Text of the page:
Meth is one of the most addictive substances in the United States. Many people have reported getting addicted to meth in as little as one use. The feelings of euphoria, alertness, and confidence that result from use have a powerful effect on the brain reward system. The release of the neurochemical dopamine in the brain reinforces the behavior of abuse and the likelihood of binging. This causes the user to crave the drug, therefore, causing an addiction to develop.
Overcoming a meth addiction is difficult because the drug hijacks the brain reward system, impairing healthy decision-making. An addiction treatment program can help meth users break their physical and psychological dependence on the drug. Please call us now for help finding treatment.
Meth is the slang term for methamphetamine. The drug is produced both legally and illegally. The legal form of methamphetamine, Desoxyn is approved by the Food and Drug Administration. It is prescribed to patients with severe attention deficit disorder and obesity where other treatments have been ineffective.
In its illicit form, meth is usually a white, odorless powder that can be snorted, injected, or taken orally. Crystal meth is a potent, smokeable version of meth that consists of small, bluish-white crystals. Street names for meth include:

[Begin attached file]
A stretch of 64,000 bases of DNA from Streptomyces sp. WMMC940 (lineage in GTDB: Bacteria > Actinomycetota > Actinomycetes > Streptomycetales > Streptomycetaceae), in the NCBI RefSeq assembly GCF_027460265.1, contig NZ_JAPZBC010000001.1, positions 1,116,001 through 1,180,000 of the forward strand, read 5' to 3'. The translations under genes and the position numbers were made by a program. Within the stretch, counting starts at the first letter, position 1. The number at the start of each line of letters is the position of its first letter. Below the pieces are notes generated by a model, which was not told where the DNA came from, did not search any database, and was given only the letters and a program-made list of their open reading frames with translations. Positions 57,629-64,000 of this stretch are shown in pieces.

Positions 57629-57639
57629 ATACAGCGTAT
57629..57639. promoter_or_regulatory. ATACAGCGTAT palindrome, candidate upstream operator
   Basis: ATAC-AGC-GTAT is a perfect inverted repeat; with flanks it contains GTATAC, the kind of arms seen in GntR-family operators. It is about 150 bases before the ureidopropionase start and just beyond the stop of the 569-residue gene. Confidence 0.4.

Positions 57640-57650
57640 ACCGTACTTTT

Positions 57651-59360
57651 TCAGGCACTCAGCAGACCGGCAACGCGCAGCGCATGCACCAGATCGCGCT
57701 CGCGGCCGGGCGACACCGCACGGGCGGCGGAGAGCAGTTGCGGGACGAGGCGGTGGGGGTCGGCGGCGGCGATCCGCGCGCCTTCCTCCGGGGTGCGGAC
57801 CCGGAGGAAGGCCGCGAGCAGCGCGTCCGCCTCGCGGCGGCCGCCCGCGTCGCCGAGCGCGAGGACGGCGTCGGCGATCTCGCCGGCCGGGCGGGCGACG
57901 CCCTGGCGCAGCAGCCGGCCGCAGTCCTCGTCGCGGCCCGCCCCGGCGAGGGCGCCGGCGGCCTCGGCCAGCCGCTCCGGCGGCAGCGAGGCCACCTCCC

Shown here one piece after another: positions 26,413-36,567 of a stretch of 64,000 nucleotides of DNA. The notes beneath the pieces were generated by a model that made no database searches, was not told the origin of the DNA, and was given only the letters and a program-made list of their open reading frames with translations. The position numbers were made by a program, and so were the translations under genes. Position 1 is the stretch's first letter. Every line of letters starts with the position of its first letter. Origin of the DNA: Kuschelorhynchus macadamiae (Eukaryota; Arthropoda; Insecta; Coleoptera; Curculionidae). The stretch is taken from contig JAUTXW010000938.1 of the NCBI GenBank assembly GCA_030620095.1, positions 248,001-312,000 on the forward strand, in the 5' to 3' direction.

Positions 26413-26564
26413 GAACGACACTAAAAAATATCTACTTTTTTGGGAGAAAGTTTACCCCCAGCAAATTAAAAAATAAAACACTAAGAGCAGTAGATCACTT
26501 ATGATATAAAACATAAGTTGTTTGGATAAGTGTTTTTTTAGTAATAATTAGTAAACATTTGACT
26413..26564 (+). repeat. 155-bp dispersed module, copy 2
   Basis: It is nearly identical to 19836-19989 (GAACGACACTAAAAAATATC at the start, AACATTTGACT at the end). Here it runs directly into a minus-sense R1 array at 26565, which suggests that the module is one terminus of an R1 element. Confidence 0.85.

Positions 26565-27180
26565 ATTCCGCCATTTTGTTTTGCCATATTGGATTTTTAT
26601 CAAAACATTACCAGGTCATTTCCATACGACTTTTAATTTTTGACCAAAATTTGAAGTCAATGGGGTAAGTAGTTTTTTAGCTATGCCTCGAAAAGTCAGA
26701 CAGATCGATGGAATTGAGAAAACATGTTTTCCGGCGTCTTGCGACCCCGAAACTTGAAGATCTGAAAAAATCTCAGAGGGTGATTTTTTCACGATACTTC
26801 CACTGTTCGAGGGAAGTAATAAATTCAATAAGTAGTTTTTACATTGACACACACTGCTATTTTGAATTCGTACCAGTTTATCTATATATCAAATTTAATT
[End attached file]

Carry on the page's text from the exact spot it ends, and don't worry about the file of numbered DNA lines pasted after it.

- Redneck cocaine
Meth Effects and Abuse
Similar to crack cocaine, meth and crystal meth produce a rush when smoked or injected. The rush produces the strongest effects and can last up to 30 minutes. After the rush, people using meth experience a steady high that can last anywhere from four to 12 hours. The duration of this high depends on the mode of consumption. Injecting meth produces a stronger high than smoking or snorting, but the effects wear off more quickly.
The effects of meth include:
- Loss of appetite
These effects, along with the drug’s affordability, can lead people to binge use. Many who use meth take the drug over a period of several days and tend to stay perpetually high. Eventually, the meth doesn’t produce the same effects and requires higher doses to get high.
Since meth raises a person’s blood pressure and heart rate, taking large amounts of the substance can lead to overheating, seizures, loss of consciousness, or coma. If the individual does not seek medical attention when this happens, the overdose can be fatal.
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Common Drug Combinations
Polydrug use is common among people who take meth. This type of drug abuse often occurs in clubs and at music festivals. Drugs that are used with meth may include cocaine, alcohol, GHB, ketamine and ecstasy. The risk of overdosing on meth is particularly dangerous when it is combined with these substances.